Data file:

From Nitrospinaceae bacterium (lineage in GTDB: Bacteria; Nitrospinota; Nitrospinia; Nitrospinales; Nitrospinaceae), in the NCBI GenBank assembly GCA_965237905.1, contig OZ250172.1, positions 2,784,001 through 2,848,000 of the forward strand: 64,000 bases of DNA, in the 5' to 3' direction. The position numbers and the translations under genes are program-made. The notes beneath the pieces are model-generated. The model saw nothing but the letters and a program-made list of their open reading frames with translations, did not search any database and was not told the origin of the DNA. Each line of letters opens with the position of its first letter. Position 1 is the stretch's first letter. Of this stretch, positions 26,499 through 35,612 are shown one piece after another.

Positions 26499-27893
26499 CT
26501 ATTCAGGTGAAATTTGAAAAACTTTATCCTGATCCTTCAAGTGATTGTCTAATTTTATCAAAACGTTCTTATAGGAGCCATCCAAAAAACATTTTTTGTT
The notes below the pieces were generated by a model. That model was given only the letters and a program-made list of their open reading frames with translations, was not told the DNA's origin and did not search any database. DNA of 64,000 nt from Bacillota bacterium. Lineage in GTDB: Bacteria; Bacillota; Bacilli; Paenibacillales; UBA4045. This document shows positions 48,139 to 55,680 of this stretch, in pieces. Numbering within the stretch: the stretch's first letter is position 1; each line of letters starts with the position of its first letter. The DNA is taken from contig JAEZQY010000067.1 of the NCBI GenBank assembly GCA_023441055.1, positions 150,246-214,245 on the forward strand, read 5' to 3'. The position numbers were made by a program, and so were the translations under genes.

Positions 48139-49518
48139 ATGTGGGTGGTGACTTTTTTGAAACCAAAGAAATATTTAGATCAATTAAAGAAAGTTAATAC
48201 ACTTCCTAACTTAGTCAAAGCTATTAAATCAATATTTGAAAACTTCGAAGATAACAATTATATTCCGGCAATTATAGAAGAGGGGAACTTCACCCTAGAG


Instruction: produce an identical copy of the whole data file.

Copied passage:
From Nitrospinaceae bacterium (lineage in GTDB: Bacteria; Nitrospinota; Nitrospinia; Nitrospinales; Nitrospinaceae), in the NCBI GenBank assembly GCA_965237905.1, contig OZ250172.1, positions 2,784,001 through 2,848,000 of the forward strand: 64,000 bases of DNA, in the 5' to 3' direction. The position numbers and the translations under genes are program-made. The notes beneath the pieces are model-generated. The model saw nothing but the letters and a program-made list of their open reading frames with translations, did not search any database and was not told the origin of the DNA. Each line of letters opens with the position of its first letter. Position 1 is the stretch's first letter. Of this stretch, positions 26,499 through 35,612 are shown one piece after another.

Positions 26499-27893
26499 CT
26501 ATTCAGGTGAAATTTGAAAAACTTTATCCTGATCCTTCAAGTGATTGTCTAATTTTATCAAAACGTTCTTATAGGAGCCATCCAAAAAACATTTTTTGTT
The notes below the pieces were generated by a model. That model was given only the letters and a program-made list of their open reading frames with translations, was not told the DNA's origin and did not search any database. DNA of 64,000 nt from Bacillota bacterium. Lineage in GTDB: Bacteria; Bacillota; Bacilli; Paenibacillales; UBA4045. This document shows positions 48,139 to 55,680 of this stretch, in pieces. Numbering within the stretch: the stretch's first letter is position 1; each line of letters starts with the position of its first letter. The DNA is taken from contig JAEZQY010000067.1 of the NCBI GenBank assembly GCA_023441055.1, positions 150,246-214,245 on the forward strand, read 5' to 3'. The position numbers were made by a program, and so were the translations under genes.

Positions 48139-49518
48139 ATGTGGGTGGTGACTTTTTTGAAACCAAAGAAATATTTAGATCAATTAAAGAAAGTTAATAC
48201 ACTTCCTAACTTAGTCAAAGCTATTAAATCAATATTTGAAAACTTCGAAGATAACAATTATATTCCGGCAATTATAGAAGAGGGGAACTTCACCCTAGAG